YAKIMA, Wash.--People eagerly strolled into St. Timothy's Episcopal Church Sunday, but not with the intention of making weekly service. Instead it was to hear one man speak.
A man who went from living the American dream to living in a van.
Richard LeMieux owned a thriving publishing company that allowed him to own his own boats, cars and a luxurious home. Until one day, his company went belly up.
"My friends didn't want to see me because they were afraid I'd ask for money," said LeMieux. "My wife had left because she was frightened of being homeless. I know I could never get back to where I was before, ever. So there was only one way out, and that was to go to the Tacoma Narrows Bridge on Christmas Day with the full intention of ending that worthless man's life."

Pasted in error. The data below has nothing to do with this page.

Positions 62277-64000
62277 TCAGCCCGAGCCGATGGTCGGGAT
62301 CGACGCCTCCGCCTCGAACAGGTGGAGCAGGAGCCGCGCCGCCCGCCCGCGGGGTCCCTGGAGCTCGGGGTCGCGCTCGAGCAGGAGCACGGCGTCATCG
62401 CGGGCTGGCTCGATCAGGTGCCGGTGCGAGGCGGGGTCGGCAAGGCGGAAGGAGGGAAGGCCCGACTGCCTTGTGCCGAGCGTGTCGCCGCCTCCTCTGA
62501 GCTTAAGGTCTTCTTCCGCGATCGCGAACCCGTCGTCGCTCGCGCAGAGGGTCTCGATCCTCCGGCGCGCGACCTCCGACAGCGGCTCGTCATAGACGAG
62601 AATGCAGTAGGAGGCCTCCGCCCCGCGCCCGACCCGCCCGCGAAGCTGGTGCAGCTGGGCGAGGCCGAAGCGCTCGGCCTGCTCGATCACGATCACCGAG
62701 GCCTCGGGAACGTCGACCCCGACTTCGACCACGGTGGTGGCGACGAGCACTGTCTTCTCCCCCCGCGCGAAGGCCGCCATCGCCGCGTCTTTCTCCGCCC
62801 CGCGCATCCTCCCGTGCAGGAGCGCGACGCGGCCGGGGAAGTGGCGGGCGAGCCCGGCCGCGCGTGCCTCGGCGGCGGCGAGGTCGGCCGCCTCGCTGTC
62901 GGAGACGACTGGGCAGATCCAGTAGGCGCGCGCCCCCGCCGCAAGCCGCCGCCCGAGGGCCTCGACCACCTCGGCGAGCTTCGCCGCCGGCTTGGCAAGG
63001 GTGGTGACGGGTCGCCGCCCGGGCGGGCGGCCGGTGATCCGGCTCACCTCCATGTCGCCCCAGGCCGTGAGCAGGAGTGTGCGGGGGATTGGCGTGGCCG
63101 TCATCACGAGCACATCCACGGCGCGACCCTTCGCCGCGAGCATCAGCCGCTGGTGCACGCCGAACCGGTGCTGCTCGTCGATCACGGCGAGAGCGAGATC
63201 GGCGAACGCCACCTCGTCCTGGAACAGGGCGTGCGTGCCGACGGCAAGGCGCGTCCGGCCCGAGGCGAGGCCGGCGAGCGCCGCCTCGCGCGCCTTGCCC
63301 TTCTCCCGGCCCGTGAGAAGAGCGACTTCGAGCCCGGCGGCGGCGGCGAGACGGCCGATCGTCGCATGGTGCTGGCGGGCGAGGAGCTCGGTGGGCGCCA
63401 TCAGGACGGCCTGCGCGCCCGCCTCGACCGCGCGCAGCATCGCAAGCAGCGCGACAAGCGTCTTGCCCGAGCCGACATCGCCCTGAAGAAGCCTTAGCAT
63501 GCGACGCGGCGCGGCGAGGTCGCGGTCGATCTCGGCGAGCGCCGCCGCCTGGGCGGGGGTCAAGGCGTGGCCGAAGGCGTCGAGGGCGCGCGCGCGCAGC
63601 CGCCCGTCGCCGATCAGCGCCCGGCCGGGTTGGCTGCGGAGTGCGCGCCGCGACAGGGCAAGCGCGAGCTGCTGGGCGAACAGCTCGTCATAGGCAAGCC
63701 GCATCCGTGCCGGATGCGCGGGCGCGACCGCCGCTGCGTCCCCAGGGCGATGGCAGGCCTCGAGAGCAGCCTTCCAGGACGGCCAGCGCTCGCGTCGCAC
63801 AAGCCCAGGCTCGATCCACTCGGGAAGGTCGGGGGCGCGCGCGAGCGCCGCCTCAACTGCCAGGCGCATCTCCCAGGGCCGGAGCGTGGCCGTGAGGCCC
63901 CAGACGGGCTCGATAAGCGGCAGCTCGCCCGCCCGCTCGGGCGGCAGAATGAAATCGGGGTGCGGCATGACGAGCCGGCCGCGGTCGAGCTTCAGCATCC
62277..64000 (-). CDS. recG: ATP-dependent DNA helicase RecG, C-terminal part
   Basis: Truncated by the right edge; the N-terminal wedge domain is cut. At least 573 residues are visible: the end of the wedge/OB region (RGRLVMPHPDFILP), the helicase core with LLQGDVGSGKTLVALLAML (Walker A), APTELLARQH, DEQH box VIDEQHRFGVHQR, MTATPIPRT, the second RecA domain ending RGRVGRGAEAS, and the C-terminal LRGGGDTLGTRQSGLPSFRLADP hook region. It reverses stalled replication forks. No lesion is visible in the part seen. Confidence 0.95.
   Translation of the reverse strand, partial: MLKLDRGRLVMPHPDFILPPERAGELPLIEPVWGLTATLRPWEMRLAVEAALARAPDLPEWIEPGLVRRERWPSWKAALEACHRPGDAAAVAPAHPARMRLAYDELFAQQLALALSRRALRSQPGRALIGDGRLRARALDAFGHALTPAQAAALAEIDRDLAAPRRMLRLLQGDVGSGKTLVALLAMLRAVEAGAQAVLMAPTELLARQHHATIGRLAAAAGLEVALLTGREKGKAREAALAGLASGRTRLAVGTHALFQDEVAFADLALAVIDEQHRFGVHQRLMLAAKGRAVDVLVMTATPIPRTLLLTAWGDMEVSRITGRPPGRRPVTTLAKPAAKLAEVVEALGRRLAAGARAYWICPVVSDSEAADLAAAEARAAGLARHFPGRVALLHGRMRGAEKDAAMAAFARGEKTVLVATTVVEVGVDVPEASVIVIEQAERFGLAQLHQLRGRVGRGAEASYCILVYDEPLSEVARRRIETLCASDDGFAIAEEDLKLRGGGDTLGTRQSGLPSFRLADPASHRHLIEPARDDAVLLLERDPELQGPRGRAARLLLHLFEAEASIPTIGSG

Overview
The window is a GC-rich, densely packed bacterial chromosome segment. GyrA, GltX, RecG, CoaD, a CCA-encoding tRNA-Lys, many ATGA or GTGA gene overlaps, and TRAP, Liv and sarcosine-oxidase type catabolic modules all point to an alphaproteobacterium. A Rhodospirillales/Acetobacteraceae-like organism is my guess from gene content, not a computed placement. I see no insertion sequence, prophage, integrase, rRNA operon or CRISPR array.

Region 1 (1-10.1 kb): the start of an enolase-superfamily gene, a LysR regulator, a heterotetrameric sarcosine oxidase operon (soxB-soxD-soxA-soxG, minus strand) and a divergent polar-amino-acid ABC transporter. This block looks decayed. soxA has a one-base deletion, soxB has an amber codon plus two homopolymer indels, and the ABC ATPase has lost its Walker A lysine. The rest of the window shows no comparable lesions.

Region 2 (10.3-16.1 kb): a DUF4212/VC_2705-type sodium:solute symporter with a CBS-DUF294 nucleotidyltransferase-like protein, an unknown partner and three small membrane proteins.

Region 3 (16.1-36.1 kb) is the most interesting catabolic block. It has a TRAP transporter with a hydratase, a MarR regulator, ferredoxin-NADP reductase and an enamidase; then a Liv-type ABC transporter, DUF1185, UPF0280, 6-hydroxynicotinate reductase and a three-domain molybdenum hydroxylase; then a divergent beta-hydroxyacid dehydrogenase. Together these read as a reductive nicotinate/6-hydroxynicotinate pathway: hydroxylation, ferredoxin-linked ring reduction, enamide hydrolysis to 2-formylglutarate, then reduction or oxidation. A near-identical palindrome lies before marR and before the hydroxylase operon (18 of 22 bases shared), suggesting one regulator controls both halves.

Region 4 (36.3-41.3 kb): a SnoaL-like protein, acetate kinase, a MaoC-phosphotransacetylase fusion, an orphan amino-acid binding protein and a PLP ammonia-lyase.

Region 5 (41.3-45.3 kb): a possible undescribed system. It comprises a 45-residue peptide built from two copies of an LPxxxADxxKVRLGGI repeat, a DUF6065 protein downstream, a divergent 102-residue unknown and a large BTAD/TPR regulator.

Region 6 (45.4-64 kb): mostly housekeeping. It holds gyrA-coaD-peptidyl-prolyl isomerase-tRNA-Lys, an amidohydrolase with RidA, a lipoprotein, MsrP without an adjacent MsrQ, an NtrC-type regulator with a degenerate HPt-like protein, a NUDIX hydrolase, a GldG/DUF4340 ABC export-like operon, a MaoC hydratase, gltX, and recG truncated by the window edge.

But then a miracle happened. LeMieux heard his dog, Willow, barking and he said he felt needed in that moment. Thanks to Willow, LeMieux is here today sharing his story with the world and spreading the message that anyone at anytime can become homeless.
"I never expected to be homeless," said LeMieux. "I was always successful."
"None of us are very far from the street," said Pastor Anne Barton. "It's not a matter of those people or that situation. It could be anybody."
LeMieux said he hopes to inspire people in Yakima to help those in need. Whether it be supplying food or giving someone a place to spend the night.
"I can't drive to church in the morning without going by people with signs out of work, any kind of help would be welcome," said Pastor Barton.
"The greatest feeling we'll ever have is to know that we did help," said LeMieux. "We helped."
LeMieux said he wants to debunk the myths that the majority of homeless people are alcoholics or drug addicts.
He said the new faces of homelessness are children. According to the Homeless Network of Yakima County, almost 30 percent of the 996 homeless people in the county are indeed children.